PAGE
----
Poverty Tourism Can Make Us Thankful

by Kent Annan 02-21-2011
The jolt in Port-au-Prince herniated a disk in my lower back last month. The pain is making it hard to sleep at night.

Embrace Your Crisis of Faith

by Kent Annan 02-01-2011

A crisis of faith -- when you seriously question whether what you believe/how you see/what you're committed to is actually true -- is a good thi

One Year After the Earthquake, Haiti Youth Choir Sings

by Kent Annan 01-12-2011

To commemorate the anniversary of the devastating earthquake in Haiti, the Haiti Partners youth choir, WOZO, sings about those who have pas

Update from Haiti: Despite Ruin, Pockets of Hope

by Kent Annan 08-09-2010

Driving today through Port-au-Prince in the glaring summer sun, there is still plenty of rubble being removed. Presumably, almost seven months after the earthquake, bodies are still being discovered.

Scarcity and Generosity

by Kent Annan 03-01-2010
After Hurricane Jeanne struck Haiti in 2004, people gave abundantly from what little they had.

Video: Saved from the Rubble in Haiti

by Kent Annan 02-17-2010
Here is an interesting interview with Gerald and Wenson, who helped to rescue Christa Brelsford after a house in Darbonne collapsed on her during the earthquake.

Video: My Adopted Family Reunion in Haiti

by Kent Annan 01-25-2010
I was just interviewed on "100 Huntley Street," a national TV show in Canada. I was in Toronto for a Haiti Partners event with Tony Campolo on Sunday evening that was scheduled six months ago.

Haiti: 'How Long, Oh Lord, How Long?'

by Kent Annan 01-18-2010
My phone rang at 1:00 a.m. It was one of the young men in the family we lived with for the first seven months when my wife and I moved to Haiti.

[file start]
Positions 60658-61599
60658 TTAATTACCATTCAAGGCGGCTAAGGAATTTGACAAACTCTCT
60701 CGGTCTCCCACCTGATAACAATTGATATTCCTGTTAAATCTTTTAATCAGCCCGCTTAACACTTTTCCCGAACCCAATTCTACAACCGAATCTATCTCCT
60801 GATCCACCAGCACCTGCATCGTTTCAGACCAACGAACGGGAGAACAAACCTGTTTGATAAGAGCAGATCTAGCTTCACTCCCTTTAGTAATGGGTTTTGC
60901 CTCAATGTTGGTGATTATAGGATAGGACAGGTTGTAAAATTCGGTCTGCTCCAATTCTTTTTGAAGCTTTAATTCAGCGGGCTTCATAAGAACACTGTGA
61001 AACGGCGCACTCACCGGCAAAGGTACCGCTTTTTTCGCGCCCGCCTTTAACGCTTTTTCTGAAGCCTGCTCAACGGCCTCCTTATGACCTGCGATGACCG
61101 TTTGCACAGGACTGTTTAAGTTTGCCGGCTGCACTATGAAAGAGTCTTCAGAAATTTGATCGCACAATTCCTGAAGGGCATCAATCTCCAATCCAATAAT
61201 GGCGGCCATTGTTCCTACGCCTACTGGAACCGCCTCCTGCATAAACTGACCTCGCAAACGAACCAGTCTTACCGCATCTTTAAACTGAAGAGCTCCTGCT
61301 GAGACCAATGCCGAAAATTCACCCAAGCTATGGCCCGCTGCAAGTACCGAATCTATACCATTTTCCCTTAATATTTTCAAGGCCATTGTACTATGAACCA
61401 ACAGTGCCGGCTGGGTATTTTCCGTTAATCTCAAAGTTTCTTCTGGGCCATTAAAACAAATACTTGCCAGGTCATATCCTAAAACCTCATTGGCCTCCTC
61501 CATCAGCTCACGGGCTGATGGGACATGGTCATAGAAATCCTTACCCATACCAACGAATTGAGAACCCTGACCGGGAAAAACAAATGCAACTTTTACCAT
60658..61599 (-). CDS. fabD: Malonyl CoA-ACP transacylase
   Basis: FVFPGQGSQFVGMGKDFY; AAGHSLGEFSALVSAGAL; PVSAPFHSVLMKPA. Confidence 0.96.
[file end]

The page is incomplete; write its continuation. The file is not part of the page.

On the Ground in Haiti

by Kent Annan 01-15-2010
Thank you so much for your concern, prayers, and gifts for people in Haiti. Here is a three-minute video from Haiti Partners co-director John Engle, who is in Port-au-Prince right now.

Christ and Whose Culture?

by Kent Annan 06-01-2009
A new wave of Native American evangelical theologians rejects the false choice between following Jesus or embracing their traditions.
Christopher Penler / Shutterstock

Christopher Penler / Shutterstock

SEVERAL HUNDRED PEOPLE stand on the grass waiting to enter the auditorium for the opening service of a Christian conference. People are holding bold, pre-printed signs (Teach for America, Evangelicals for Social Action, New York Theological Seminary) for the processional.

Meanwhile Richard Twiss has found a piece of scrap paper, because he doesn’t have a sign. He writes something with a ballpoint pen, then shows it to the four friends he’s standing with who are, like him, Native American evangelical theologians involved in ministry.

The others smile. The sign says: “Fighting Terrorism since 1492.”

It’s a cry for justice. It’s a serious reaction to the pain their communities continue to feel. It’s a reaction to all the other streams of “justice work” around them. It’s subversively funny. And it’s ballpoint pen on scrap paper, so it seems characteristic in another way: As they process in behind the sign over Twiss’ head, nobody in the auditorium can read what it says.

“It’s a problem of being heard,” says Randy Woodley, one of the theologians. “I feel like 500 years ago, maybe God did bring the white [people] over. But it was supposed to be something mutual, where we learned from each other. Instead the white [people] conquered, helped out by their understanding of Christianity. Five hundred years later, we ask ourselves, now are people ready to listen?”

Native American Theology(ies)

by Kent Annan 05-26-2009
"It's a problem of being heard," says Randy Woodley, a Native American theologian. "I feel like 500 years ago, maybe God did bring the white man over.